EPR overview


What is Extended Producer Responsibility?

Extended Producer Responsibility (EPR) builds on the current Producer Responsibility (PR) legislation and introduces a further obligation for the business placing material on the market to pay the full net costs of the collection, sorting, recycling and disposal of waste.

International organisation The Organisation for Economic Co-operation and Development (OECD) who work to build better policies for better lives, define EPR as "an environmental policy approach in which a producer's responsibility for a product is extended to the post-consumer stage of a product's life cycle."

Why EPR?

As part of the Resources and Waste Strategy released in late 2018, the UK government has committed to work towards the objectives of the EU’s Circular Economy Package (CEP) and to reform the Producer Responsibility system for packaging waste.

Reform of the current packaging waste legislation in the UK is most imminent, however, we can also expect to see EPR come into force for other waste streams in the coming years. This is in line with the CEP which targets how products are designed, promotes circular economy processes, encourages sustainable consumption, and aims to ensure that waste is prevented and the resources used are kept in the economy for as long as possible.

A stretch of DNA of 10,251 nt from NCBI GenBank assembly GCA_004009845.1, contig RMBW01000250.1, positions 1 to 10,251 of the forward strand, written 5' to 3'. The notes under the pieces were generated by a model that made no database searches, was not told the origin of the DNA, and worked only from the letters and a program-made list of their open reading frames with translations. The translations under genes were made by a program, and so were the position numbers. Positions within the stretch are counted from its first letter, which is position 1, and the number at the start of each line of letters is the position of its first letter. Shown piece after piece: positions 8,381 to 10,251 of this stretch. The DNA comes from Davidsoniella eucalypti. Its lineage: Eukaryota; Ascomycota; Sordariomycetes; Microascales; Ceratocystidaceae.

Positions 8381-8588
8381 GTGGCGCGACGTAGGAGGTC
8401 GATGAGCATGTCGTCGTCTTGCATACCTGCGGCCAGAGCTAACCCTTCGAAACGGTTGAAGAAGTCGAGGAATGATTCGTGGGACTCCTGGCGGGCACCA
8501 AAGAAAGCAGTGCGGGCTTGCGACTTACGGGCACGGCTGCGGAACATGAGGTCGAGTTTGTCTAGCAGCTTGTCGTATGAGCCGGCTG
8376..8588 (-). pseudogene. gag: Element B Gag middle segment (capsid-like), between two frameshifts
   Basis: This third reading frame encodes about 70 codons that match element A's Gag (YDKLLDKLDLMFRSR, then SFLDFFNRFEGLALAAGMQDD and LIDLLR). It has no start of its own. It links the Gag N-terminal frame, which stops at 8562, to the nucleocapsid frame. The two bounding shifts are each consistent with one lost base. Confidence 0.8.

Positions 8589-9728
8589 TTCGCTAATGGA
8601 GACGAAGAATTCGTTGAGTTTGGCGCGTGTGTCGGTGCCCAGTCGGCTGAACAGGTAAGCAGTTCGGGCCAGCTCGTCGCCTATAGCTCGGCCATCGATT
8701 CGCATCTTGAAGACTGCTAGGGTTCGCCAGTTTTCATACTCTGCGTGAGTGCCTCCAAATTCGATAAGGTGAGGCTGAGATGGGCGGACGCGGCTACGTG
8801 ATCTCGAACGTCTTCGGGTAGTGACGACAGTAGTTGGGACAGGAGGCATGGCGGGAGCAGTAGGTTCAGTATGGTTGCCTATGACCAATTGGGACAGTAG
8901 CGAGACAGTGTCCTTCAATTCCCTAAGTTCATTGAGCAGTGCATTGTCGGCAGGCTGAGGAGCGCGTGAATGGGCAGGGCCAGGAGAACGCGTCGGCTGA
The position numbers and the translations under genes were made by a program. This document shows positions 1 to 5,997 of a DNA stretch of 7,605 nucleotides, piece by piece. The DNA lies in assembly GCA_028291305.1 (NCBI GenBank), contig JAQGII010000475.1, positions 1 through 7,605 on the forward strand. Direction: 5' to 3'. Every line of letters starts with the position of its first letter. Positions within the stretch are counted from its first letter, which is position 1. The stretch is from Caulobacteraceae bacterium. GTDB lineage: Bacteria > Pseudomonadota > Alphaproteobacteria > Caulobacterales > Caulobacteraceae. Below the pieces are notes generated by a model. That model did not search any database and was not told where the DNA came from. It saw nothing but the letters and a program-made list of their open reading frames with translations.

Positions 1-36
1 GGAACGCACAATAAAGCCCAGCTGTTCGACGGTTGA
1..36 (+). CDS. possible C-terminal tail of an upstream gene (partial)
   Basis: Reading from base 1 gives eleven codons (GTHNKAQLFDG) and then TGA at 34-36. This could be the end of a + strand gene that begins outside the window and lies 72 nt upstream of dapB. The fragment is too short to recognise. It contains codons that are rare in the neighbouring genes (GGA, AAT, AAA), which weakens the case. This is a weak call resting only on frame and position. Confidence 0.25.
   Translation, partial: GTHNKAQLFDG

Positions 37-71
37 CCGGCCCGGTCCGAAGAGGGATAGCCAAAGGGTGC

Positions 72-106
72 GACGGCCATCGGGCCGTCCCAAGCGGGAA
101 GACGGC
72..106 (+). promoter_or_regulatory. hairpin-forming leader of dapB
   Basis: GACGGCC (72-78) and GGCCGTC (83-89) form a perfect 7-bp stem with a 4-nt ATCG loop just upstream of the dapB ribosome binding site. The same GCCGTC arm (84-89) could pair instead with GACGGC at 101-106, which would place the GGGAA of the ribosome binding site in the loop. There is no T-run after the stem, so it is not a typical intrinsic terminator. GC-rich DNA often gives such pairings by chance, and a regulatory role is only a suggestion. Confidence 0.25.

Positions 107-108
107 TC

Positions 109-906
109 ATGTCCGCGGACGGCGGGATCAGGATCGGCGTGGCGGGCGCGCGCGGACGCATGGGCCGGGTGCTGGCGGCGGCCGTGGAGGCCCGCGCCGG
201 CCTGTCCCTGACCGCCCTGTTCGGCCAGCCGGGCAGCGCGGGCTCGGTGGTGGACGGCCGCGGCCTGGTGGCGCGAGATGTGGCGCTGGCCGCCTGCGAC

Current position & resources

The new packaging waste regulations are currently expected to launch post-2023 and some of the key changes to come with EPR are as follows:

Modulated fees – Producers will pay fees based on the environmental / recycling attributes of their products; for example, how widely recycled / recyclable a material is. This will require more in-depth data on materials (polymer types etc) than the current system.

Full net cost recovery – The total cost of collection, sorting, recycling and disposal will be paid for by producers. It is estimated that the current system accounts for anywhere between 10% and 30% of this figure.

Single point of compliance – Unlike the current system, whereby every party handling packaging picks up some form of obligation, one single party in the waste management chain (likely either the brand owner or retailer) will be the obligated.

Compliance costs under the new EPR regulations could increase significantly and the modulation of fees will make the environmental performance of packaging impact its compliance cost. Packaging that is not considered 'widely recyclable' is more likely to have increased costs.

Government consultation

A second consultation for EPR for Packaging closed on 4 June 2021, which focused on government’s proposals for introduction of an EPR. We are awaiting a response from The Department for Environment, Food & Rural Affairs (DEFRA) to the consultation views submitted and will share details of that upon release in our EPR hub. 

Summary videos of key EPR consultation proposals

We have created five minute EPR support videos for packaging producers summarising each key section of the EPR consultation.

Further support

If you have any queries about the EPR proposals, need support in preparing for EPR, and/or how the upcoming changes may affect your business, contact our Policy Team on 01756 794 951 or email at marketing@complydirect.com